Make Latex bundle for TextMate output files to a ‘target’ directory.

I’m using the LaTeX bundle in TextMate to write pdf files.

Its cool, and gives a nice report of whats going on.

However, it has the habit of putting all the generated files into the same directory as your source, TEX file. I would like it to put everything in a sub directory called “target” so I can easily keep these seperate.

Its easy to get the pdflatex command to do this, you simply specify the -output-dir=./target on the options. And happily, the LaTeX bundle allows me to pass custom options.

1) After running CMD-R, there is a button for “preferences” at the bottom of the output window. Click this and in the typesetting box, select pdflatex and then you can put some options. Put in the string above.

Sweet, so now it generates its stuff into the target dir. Except for a file called (synctex.gzip).

However, the viewer (Skim is good as it syncs the doc position), is still looking for the pdf in the source folder .

A bit of delving about can hack this to work.

2) Open the file. This can be found by showing package contents for your, and going into Contents/SharedSupport/Bundles/Latex.tmbundle

This itself is a package, so again show package contents. Support/bin is where the file is.

You are looking for a function called run_viewer in my version its on line 182. change the following line:

fileNoSuffix = getFileNameWithoutExtension(fileName)


fileNoSuffix = 'target/' + getFileNameWithoutExtension(fileName)

Ok so now it should open up ok, but you also want to be able to jump to a point from the tex file. Do this in sync_viewer, in mine its just above, on line 172. the line you need to change is the same.

This opens the viewer ok, but doesnt sync. Here is where our synctex file comes in. Remember its up in the source folder?

What we need to do is MOVE it to the target folder once the build is completed.

3) Write a new function to move the synctex file to the target dir:

def move_synctex_file_to_target(fileName, filePath):
    """Copies the synctex file to the target directory"""
    fileNoSuffix = getFileNameWithoutExtension(fileName)
    sourceFilename = fileNoSuffix + '.synctex.gz' 
    syncfile = shell_quote(filePath + '/' + sourceFilename)
    targetPath = shell_quote(filePath + '/target/')	
    mvCommand = 'mv '+ syncfile + ' ' + targetPath
    print '<p class="info">Moving synctex file to target [%s]...</p>' % (mvCommand)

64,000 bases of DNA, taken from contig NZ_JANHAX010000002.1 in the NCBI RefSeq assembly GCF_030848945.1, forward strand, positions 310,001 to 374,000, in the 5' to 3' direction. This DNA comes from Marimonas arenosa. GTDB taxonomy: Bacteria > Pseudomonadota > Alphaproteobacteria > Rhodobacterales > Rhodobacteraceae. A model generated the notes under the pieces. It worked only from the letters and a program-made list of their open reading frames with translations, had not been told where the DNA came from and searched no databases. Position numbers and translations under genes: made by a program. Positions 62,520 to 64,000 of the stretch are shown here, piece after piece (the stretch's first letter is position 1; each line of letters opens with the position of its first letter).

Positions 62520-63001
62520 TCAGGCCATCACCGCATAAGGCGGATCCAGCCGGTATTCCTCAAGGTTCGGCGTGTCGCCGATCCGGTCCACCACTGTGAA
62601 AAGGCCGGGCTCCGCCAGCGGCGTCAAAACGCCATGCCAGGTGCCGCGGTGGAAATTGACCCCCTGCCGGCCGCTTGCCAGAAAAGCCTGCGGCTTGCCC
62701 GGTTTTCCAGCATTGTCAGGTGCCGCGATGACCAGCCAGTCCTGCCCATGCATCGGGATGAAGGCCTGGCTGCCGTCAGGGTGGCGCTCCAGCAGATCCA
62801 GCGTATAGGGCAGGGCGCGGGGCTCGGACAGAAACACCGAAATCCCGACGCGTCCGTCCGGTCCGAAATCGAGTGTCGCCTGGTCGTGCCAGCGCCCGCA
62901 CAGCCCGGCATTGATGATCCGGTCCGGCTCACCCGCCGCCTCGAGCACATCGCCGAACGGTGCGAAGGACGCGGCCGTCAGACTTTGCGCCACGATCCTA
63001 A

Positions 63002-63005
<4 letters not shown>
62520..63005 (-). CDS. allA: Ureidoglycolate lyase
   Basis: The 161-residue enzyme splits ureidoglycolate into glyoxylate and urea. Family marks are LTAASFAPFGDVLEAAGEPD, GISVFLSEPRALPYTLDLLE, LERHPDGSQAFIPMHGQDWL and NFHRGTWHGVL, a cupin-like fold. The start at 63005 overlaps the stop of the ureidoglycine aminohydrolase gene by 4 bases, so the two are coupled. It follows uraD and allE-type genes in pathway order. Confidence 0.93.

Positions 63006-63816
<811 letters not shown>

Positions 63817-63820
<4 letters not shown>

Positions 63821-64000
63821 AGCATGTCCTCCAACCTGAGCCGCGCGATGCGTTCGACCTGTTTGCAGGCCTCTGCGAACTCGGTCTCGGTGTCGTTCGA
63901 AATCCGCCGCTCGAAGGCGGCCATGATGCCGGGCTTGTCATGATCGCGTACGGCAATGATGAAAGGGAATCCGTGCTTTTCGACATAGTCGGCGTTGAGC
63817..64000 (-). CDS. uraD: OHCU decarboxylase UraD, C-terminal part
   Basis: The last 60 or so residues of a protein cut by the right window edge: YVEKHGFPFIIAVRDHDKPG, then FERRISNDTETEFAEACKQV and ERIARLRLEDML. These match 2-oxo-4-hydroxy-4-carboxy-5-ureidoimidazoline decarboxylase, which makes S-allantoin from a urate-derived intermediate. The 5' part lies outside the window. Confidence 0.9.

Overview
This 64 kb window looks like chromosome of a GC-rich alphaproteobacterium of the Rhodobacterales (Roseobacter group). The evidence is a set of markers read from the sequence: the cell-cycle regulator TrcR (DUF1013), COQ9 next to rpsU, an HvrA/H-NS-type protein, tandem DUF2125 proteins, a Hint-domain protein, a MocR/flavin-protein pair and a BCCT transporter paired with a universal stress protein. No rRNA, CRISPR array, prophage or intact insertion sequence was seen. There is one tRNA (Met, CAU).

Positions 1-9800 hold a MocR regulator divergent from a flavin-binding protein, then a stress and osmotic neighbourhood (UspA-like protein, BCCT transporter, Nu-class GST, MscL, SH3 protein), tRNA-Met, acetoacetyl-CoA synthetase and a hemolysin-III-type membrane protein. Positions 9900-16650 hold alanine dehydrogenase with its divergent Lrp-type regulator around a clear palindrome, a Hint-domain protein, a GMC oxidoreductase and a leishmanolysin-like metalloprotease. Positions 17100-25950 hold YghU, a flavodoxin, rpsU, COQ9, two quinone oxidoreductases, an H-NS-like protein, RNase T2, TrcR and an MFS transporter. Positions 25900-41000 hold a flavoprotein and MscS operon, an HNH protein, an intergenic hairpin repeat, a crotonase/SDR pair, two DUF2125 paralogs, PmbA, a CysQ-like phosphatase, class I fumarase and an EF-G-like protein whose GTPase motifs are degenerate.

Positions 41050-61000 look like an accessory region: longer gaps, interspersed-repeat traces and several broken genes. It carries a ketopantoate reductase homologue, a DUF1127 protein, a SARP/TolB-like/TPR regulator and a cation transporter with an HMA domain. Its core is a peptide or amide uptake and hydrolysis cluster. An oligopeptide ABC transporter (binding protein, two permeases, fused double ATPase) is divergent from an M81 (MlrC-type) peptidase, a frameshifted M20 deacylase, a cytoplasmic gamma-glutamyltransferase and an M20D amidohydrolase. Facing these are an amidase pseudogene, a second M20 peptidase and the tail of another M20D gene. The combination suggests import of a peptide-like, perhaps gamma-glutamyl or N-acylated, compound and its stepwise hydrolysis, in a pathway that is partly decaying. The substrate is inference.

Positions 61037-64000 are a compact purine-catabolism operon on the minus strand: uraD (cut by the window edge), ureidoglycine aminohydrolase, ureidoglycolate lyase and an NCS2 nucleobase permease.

runObj = Popen(mvCommand,shell=True,stdout=PIPE,stdin=PIPE,stderr=STDOUT,close_fds=True)
    stat = runObj.wait()
    return stat

Then you can insert this into the part which is doing the build:

   elif texCommand =='latex':
        texCommand = engine + " " + constructEngineOptions(tsDirs,tmPrefs)
        texStatus,isFatal,numErrs,numWarns = run_latex(texCommand,fileName,verbose)
        if engine == 'latex':
            psFile = fileNoSuffix+'.ps'
            os.system('dvips ' + fileNoSuffix+'.dvi' + ' -o ' + psFile)
            os.system('ps2pdf ' + psFile)
        move_synctex_file_to_target(fileName, filePath)
        if tmPrefs['latexAutoView'] and numErrs < 1:
            stat = run_viewer(viewer,fileName,filePath,tmPrefs['latexKeepLogWin'],'pdfsync' in ltxPackages or synctex)		

We already have these two variables, fileName and filePath. This was line 603 in my installation.

QUESTION: is all this worth it ?

Not sure. Also haven't tried bibtex yet.

So bibtex just required me to change it so that when you loop over the aux files you invoke bibtex with "./target" i.e.:

        runObj = Popen('bibtex'+" "+shell_quote("./target/" +bib),shell=True,stdout=PIPE,stdin=PIPE,stderr=STDOUT,close_fds=True)

Then you have to run bibtex and run pdflatex twice to update your references.

The whole thing is uploaded here - so in theory you can just swap yours out.


Sweet Search And Highlight Command

Been doing quite a bit of manipulating LaTeX files on the command line recently, and have a very sweet little command for searching for text in multiple files:

grep -r Hoffman */*.tex | less +/Hoffman

Where “Hoffman” is the search term which can of course be any regular expression.

The “less” command has a very convenient argument “+” which allows you to pass a search term in and will automatically highlight it for you.

The -r in grep recurses directories and */*.tex looks for all tex files. the | pipes the result to less.